Let's look at some daylight photos. The ones we took with the main camera are saved in 4,096 x 3,072 pixels or 12.5MP and turned out of excellent quality. There is plenty of resolved detail even in areas of high complexity, the dynamic range is great boosted by the multi-stacking, there is no visible noise, and the colors are lively even if somewhat warmer than reality.
Huawei has worked a bit on its algorithm and the photos from the main camera are now sharpened just right.
While Huawei offers a dedicated HDR shooting mode, you will not use it, ever. The camera of the P40 Pro+ works with improved Huawei XD Fusion Engine - the PR name behind the multi-stacking process - and Huawei already has a master's degree in this - the photos always excel in dynamic range.
You can out-zoom to 0.85x and get the complete field of view from the main camera. As we mentioned earlier - the algorithm crops a bit to achieve the view through the equivalent of 27mm lens. The uncropped images are sometimes a tiny bit sharper as they are less processed, but they have soft corners - probably one of the reasons Huawei does what it does.
The portraits are shot with the primary camera of the Huawei P40 Pro+ and you can choose between many different blur effects. The important part is that thanks to the ToF camera, the subject separation is very proficient and then the blur - quite professional-looking.
Indeed, these are among the best portrait shots we've seen to date - with very balanced tone, sharpness, and good transition between person and background.
High-res mode is available, and it shoots in full 50MP with the main camera. It does not take more than second and saves a high-res photo with a bit wider field-of-view than the default 12MP mode.
The high-res images present more than expected detail and have wider field of view than the default mode. Downscaling such photo to 12.5MP may give you a bit more resolved detail - probably because it wasn't processed as the regular ones and thus no detail was lost because of noise-reduction and/or other adjustments.
In our experience, it's not worth shooting in 50MP and then go through the hassle of manual editing, but the option is there, so we appreciate it.
The Huawei P40 Pro+, like previous Huawei and Honor smartphones, supports shooting in the so-called 50MP AI Ultra Clarity, even if it's a bit hard to find it (choose High-Res mode, then tap on the 50MP icon and change to 50MP AI). It takes about five or six seconds, and each photo eats up about 8MB. If you want superior high-res quality - this is the way. This 50MP AI mode works only with abundant light, though.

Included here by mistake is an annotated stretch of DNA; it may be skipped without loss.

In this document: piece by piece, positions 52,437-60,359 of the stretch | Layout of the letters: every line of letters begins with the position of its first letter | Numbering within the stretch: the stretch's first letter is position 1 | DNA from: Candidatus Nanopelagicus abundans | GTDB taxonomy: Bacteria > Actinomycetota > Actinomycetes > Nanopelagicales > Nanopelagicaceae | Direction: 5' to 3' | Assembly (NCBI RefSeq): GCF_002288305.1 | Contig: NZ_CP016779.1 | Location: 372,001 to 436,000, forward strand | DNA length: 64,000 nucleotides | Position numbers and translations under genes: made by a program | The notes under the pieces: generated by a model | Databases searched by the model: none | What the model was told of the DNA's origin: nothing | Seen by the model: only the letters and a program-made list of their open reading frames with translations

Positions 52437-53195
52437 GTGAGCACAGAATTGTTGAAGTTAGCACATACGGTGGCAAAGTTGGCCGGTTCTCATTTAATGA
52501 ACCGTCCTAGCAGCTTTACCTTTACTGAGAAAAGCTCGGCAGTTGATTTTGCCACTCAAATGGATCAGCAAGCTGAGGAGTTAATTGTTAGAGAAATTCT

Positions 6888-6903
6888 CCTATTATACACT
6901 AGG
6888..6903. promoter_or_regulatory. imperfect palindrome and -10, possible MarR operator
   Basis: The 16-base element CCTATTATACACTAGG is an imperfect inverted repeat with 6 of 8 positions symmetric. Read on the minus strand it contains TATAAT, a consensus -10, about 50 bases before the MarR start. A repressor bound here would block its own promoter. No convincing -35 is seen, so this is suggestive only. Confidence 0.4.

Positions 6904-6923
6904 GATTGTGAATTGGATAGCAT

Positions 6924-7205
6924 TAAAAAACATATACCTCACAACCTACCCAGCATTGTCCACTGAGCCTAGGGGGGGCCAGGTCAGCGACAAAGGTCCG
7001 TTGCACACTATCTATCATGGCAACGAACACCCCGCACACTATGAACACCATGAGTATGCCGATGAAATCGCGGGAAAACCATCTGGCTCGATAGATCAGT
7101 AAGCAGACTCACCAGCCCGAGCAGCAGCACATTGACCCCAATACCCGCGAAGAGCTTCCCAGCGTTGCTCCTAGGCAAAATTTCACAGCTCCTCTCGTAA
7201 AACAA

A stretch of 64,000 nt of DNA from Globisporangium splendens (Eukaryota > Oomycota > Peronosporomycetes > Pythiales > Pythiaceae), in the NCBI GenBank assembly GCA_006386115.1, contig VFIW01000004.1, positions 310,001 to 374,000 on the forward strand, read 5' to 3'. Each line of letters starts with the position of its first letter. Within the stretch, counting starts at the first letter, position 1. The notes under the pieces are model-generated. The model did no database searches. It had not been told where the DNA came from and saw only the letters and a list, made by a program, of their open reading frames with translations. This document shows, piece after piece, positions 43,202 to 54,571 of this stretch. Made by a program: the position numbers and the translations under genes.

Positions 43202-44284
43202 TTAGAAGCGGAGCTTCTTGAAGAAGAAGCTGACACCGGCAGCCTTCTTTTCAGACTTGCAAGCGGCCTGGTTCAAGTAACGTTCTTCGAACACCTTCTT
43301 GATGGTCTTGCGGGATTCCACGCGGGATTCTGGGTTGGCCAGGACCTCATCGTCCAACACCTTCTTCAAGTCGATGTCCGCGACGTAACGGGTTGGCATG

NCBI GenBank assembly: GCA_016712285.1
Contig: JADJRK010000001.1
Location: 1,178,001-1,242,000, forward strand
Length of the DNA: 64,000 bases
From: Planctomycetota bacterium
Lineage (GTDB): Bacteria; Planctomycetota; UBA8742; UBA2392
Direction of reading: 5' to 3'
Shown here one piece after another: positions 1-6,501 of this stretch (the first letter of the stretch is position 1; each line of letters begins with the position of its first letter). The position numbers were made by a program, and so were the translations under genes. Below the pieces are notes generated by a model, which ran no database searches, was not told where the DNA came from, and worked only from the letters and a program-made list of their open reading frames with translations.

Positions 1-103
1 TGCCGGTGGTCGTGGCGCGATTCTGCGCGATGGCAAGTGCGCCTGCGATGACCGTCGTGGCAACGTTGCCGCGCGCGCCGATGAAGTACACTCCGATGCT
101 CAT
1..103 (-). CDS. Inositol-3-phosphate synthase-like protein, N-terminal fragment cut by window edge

The 50MP AI photos are noise-less when compared to the regular 50MP ones and that is the major benefit. You can see some minor detail gain in text signs and foliage, but it is not groundbreaking. If you downscale these to 12.5MP - they may offer more detail over the default photos, but only in areas of high complexity. Still, if the per-pixel quality is of great importance, then you should try this 48MP AI UC mode.
If you need wider FoV, then you just switch to the ultrawide camera. Granted, it's not as wide as on many of the P40 Pro+ competitors - the new iPhones and Galaxies have 13mm lenses, while the P40 Pro+ offers 18mm.
Still, the 10MP ultrawide photos are simply brilliant. The resolved detail is impressive, the dynamic range is as wide as it can get, there are no soft corners or wrapped buildings, and the colors here are very accurate.
The sharpening is a bit excessive sharpening, but despite that - those are still among the best wide photos we've seen from a smartphone.
We also snapped some close-up shots with the ultrawide camera for you to enjoy. The minimum focus distance is about 8-10cm, not 4cm like on some competitors, so don't expect to capture invisible to the naked eye peculiarities such as the legs of a fly. Still, those are some good closeups.
Now, it's time to zoom in!
The 3x zoomed photos from the 8MP camera are saved in 12.5MP and turned out very good - they are detailed, with accurate colors, just the right sharpness, great contrast and nice dynamic range. The pixel peepers of you should be able to tell those images are upscaled, and yet - it's a well-done job thanks to Huawei's multi-stacking magic.
The 12.5MP 10x zoomed images are excellent even if traces of upscaling are noticeable (the oil-painting like artefacts here and there). The detail is enough, the colors - accurate, the dynamic range is really good, and Huawei didn't try to mask the upscaling with excessive sharpening.
You will be able to see and capture things that were previously impossible to shoot with a modern smartphone, with a commendable quality at that.
If you are not a fan of the cropping and upscaling thing Huawei does, you can still get the native field of view of this long-range tele camera by out-zooming to 8.5x. The images are a bit sharper, quite expectedly, and do fit more in the frame.
You can use digital zoom all the way up to 100x. But do you want to?
The 100x zoom option was not made for shooting, as you can see. It is really tough to simply focus on a subject, let alone get a usable photo. You can use the 100x and the viewfinder as a binocular though. And it's good PR, no doubt.